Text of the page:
Iâ€™m going to guess that, like me, anyone who travels fairly frequently puts together his or her own private â€śbestâ€ť and â€śworstâ€ť lists.
With a little prompting I can probably come up with a list of the 10 nicest hotels Iâ€™ve every stayed in. Or the five best golf courses Iâ€™ve ever played. Whenever my family dines out we eventually start talking about the best meals weâ€™ve ever eaten. My 18-year-old daughter still remembers with fondness the chicken with apples and Calvados sauce she ate at the restaurant in the HĂ´tel le Lion dâ€™Or in Bayeux, France, when she was just 7.
I have my personal list of the five most idiotic things Iâ€™ve ever done while traveling, topped by the time I was driving through France with my diesel engine rental car. Being a very stupid American, I filled it up with regular unleaded gas. After the car came to its inevitable shuddering halt, a mechanic, after having learned what I had put into the car, told me in his wonderful French accent: â€śYou keeled eet!â€ť
Travel writer Patricia Schultz has taken the idea of a â€śbestâ€ť list to an extreme with her massive tome, â€ś1000 Places to See Before You Die.â€ť It has certainly struck a chord with the traveling publicâ€”it became a New York Times bestseller, and televisionâ€™s Travel Channel has just launched a new series based on the locations featured in the book.
Itâ€™s easy to see why the book has become such a hit. People like to travel, and they like to make lists. And, after all, we are all going to dieâ€”eventually. When asked recently what she thought accounted for her bookâ€™s popularity, Schultz gently pointed out that as baby boomers begin to face their own mortality, many have the money and the time to indulge their travel fantasies. Life, she says, â€śis no dress rehearsal, and the notion of carpe diem should apply,â€ť she says. â€śItâ€™s time to get off the couch before your knees expire!â€ť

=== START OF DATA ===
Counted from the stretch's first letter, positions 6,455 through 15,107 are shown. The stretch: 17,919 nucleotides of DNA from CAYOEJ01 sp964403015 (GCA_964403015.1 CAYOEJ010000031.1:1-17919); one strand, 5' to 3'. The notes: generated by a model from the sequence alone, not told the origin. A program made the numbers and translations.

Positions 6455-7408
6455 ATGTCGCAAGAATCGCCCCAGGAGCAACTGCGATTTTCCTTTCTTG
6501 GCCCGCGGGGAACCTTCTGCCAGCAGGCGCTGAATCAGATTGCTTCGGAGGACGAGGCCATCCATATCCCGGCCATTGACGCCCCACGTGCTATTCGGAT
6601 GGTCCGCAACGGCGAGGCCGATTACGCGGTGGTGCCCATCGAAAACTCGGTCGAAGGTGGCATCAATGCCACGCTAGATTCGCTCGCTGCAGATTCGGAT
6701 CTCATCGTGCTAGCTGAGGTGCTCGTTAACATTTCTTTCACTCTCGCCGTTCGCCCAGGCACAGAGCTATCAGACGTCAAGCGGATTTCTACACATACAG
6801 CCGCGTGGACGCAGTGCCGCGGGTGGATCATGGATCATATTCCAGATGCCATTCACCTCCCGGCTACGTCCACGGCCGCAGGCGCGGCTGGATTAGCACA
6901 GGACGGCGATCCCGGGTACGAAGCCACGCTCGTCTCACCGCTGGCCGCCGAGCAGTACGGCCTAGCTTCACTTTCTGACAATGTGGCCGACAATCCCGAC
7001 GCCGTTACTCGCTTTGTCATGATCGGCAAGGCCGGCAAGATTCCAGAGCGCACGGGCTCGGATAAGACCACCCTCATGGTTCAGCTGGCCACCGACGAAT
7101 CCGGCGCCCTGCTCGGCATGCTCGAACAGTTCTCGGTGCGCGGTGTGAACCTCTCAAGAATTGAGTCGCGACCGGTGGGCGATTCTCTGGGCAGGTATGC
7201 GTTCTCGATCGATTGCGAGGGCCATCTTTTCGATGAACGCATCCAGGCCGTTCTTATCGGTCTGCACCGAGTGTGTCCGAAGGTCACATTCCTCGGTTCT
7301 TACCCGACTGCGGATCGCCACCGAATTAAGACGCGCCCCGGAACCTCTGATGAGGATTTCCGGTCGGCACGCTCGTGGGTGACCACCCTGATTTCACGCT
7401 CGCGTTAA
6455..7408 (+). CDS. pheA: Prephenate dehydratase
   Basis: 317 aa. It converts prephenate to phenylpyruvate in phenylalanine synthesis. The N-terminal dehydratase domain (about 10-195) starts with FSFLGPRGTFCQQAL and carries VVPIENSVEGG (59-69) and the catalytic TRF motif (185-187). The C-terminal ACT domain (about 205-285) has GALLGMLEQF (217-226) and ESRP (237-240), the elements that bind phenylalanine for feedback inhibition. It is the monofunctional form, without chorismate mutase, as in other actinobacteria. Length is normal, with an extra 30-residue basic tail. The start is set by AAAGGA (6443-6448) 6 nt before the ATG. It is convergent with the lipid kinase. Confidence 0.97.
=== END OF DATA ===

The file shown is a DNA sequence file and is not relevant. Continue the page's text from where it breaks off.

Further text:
So, â€ś1000 Places to See Before You Dieâ€ť presents baby boomers and other readers a chance to list both where theyâ€™ve been, and where they want to goâ€”before itâ€™s too late.
Itâ€™s also, Schultz points out, a pretty good resource for meeting planners looking to excite jaded attendees. â€śI like to think I open up discussion about places that may not have naturally appeared on the conventional meeting radar,â€ť she says. â€śThe incomparable city of Istanbul; the stunning wine country outside of Santiago, Chile; the gorgeous Alp-framed lake district of Italy, just minutes from Milan; the exciting Canadian city of Vancouver and Vancouver Island just to the west. I like to think Chiang Mai in northern Thailand could be a consideration, or some of the island resorts sprinkled across the waters of Australiaâ€™s Great Barrier Reef. The possibilities are countless, and [typical incentive locations] start looking pretty tame by comparison.â€ť
I read through the book and started checking off the places Iâ€™ve been toâ€”the start of another list. The first one I came to happens to be a destination Iâ€™ve visited on business. I had the opportunity to accompany a group of meeting planners on a site visit to Maroma Resort & Spa on the Riviera Maya in Mexico. I can see why Maroma is one of Schultzâ€™s 1000. Away from the hustle and bustle of Cancun, it sits between acres of pristine jungle and what has to be one of the most beautiful beaches in the world. The location is truly spectacular.
A further look at the book was both useful and fruitless. I discovered plenty of other places I want to visit, but none that Iâ€™ve actually been to. So my list, for the moment, stands at one.
Only 999 to go.â€˘BB
Michael Bassett is a staff writer for& Incentives and Financial & Insurance Meetings.